Verdict: Thumbs up. Holy cow, this was fun. Jarvis Poker is such a fun character, and the guest star’s appearance — even if you predicted who he is — makes a really great moment. Next issue is the last one for this series? No fair!

Batgirl #18

It’s a special Valentine’s issue guest-starring that most eligible bachelor… Klarion the Witch Boy?! He’s left underground Limbo Town for our Blue Rafters because his cat familiar Teekl, foiled in his attempts to mate, is now running loose and tearing out people’s hearts. Stephanie gets roped into helping Klarion clean up this mess, and though they’re able to recapture Teekl, he’ll remain out of control unless they can find him another were-cat to mate with. And the only place to find those is back in Limbo Town, where Steph has to dress up as a pilgrim and beat up a magic-using schoolgirl. Ahh, a traditional Valentine’s outing!

Verdict: Thumbs up. It’s a funny story, with some hilarious dialogue and situations. Stellar artwork from Dustin Nguyen. And it’s got Klarion the Witch Boy! We don’t see enough of him, dangit.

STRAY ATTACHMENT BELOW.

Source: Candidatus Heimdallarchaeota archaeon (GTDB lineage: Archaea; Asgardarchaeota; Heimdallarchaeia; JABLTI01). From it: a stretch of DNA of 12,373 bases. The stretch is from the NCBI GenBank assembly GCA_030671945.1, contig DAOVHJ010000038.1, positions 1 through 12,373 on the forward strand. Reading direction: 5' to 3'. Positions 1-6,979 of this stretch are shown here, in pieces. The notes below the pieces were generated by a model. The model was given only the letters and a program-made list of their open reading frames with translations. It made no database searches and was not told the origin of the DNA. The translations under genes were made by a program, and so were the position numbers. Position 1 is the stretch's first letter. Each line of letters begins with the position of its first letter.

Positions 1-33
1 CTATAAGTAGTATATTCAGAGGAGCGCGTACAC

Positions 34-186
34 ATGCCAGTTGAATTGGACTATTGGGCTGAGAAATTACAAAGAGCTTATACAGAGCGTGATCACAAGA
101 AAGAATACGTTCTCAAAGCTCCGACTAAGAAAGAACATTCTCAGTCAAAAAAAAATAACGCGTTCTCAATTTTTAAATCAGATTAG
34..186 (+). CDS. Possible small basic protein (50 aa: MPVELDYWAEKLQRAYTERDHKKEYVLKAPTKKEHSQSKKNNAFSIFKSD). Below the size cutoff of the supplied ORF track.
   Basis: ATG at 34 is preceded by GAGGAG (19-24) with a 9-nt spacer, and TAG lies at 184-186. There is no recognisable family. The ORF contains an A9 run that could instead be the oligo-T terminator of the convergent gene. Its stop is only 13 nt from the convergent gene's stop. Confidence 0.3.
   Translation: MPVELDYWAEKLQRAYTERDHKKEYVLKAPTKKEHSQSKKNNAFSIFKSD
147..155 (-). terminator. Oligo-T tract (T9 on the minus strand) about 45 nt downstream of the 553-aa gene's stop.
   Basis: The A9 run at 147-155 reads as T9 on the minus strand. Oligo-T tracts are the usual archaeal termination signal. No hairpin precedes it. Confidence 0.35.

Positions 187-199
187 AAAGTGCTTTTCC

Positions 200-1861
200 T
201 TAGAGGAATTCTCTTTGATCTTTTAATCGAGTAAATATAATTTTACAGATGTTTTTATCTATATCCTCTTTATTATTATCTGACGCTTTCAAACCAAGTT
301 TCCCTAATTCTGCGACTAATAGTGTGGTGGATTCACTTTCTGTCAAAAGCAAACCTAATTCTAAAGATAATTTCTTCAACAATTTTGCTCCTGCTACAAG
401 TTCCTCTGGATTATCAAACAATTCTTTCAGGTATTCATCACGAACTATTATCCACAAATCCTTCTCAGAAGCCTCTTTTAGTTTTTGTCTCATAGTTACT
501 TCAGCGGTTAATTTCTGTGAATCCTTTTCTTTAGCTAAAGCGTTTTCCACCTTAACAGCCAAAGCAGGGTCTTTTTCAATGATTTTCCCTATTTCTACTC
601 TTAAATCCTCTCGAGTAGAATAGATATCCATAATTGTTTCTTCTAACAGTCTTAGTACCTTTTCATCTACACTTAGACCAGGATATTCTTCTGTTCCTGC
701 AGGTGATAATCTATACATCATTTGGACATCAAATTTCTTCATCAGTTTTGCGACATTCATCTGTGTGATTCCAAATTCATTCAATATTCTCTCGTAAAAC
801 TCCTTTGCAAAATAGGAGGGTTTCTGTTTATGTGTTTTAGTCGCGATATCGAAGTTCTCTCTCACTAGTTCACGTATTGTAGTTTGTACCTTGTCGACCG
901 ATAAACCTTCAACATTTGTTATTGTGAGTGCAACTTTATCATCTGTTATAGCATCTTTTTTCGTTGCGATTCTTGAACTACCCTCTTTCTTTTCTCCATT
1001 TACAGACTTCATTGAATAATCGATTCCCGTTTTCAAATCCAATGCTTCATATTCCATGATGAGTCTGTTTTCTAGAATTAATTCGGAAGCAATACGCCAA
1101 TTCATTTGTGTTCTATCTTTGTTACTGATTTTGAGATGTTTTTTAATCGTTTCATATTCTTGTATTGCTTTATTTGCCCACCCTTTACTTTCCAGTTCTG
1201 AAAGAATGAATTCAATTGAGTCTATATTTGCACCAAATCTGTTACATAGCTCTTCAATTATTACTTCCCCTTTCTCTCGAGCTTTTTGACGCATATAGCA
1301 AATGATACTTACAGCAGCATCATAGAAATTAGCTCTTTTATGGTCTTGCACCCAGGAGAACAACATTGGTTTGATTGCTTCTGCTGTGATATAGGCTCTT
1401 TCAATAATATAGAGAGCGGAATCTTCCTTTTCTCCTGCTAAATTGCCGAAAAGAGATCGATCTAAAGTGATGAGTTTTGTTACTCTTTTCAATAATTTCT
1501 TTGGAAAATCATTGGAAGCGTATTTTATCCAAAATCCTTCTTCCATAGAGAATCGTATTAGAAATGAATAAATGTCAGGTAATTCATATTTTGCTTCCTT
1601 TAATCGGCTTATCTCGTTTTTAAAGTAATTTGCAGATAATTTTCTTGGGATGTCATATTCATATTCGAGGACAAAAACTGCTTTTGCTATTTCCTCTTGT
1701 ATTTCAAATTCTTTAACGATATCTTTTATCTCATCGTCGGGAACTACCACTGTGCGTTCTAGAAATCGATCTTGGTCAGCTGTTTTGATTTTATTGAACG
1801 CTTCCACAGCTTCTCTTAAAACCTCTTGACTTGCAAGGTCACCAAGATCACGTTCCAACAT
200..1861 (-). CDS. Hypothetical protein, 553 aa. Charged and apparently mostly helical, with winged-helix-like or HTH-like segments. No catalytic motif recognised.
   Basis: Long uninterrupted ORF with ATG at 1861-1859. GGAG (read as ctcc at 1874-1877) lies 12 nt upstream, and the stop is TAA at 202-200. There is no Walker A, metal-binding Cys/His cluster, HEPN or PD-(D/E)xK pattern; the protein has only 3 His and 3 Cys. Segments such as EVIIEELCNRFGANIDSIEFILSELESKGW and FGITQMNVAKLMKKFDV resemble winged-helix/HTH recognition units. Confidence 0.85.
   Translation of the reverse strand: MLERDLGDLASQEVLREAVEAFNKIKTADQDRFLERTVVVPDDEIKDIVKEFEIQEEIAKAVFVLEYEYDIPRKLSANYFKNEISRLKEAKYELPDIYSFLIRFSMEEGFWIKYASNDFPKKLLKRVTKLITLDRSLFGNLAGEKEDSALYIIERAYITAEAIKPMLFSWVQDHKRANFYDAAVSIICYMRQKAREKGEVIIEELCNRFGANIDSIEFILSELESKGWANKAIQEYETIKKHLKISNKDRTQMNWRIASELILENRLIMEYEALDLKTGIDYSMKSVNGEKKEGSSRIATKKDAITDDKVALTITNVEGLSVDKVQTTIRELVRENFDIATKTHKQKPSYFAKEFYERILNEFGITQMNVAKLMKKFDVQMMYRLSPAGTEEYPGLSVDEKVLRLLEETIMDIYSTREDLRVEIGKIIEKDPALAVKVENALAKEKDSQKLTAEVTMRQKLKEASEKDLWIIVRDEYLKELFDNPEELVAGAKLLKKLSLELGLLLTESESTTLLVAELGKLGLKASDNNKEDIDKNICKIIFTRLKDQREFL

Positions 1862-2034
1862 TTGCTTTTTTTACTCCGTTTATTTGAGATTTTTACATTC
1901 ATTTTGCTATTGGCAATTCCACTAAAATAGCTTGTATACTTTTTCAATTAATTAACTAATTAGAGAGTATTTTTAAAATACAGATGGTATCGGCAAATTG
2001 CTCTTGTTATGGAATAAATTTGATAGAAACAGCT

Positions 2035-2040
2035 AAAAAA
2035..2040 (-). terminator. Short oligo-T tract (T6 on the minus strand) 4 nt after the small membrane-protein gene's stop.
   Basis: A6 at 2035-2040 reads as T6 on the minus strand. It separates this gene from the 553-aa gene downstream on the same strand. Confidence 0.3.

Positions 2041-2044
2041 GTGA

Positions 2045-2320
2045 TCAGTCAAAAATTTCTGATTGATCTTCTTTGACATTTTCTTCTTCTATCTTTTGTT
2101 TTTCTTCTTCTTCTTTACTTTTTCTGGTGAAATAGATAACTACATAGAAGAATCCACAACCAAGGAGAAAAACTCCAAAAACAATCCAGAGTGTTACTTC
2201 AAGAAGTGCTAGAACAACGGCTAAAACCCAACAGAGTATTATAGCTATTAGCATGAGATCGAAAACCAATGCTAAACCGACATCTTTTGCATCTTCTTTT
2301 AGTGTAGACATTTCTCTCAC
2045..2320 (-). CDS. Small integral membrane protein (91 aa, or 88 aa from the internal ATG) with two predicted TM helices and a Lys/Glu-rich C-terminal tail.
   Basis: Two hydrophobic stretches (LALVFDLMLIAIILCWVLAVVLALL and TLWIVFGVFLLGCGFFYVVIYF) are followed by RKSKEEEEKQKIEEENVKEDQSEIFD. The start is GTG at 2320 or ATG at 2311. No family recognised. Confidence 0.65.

The Unwritten #22

Tom Taylor has apparently broken “Moby-Dick.” He’s frozen the novel in time and doesn’t know how to escape, but Frankenstein’s monster clues him in on how to use his magic crystal doorknob — inside a book, he can only travel from one element to another. There’s only one Pequod in literature, but the ocean is in plenty of different novels. So Tom is able to leap from “Moby-Dick” to one of the Sindbad stories, and from there, he meets up with the famed Baron Munchausen. Meanwhile, the puppeteer has decided Lizzie and Savoy are no use to her, so she shows them a perverse little puppet show and sends them on their way. But is it a glimpse into the future?

Verdict: Thumbs up. Listen, any comic that includes appearances by Frankenstein’s monster, Sindbad the sailor, Baron Munchausen, and even more literary heroes is something that you should just accept is an awesome comic.

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Hell Comes to Texas

B.P.R.D.: Hell on Earth – Gods #1

A new storyline and a setting shift — we’re following a group of refugees fleeing Texas. Recent events, particularly a volcano erupting in Houston and a vast array of monsters appearing throughout the state, have freaked out a lot of people, and even folks trying to get out of the state for their own safety are distrusted and abused by people who should be helping them. One large group of refugees is being led by a 16-year-old girl named Fenix. She has some sort of unspecified illness but is blessed with uncannily accurate predictive abilities and very strong leadership skills. She nixes a newcomers recommendation that they hole up in an abandoned high school football stadium and has the group stay at an empty swimming pool instead. So what did Fenix think was going to show up at the stadium?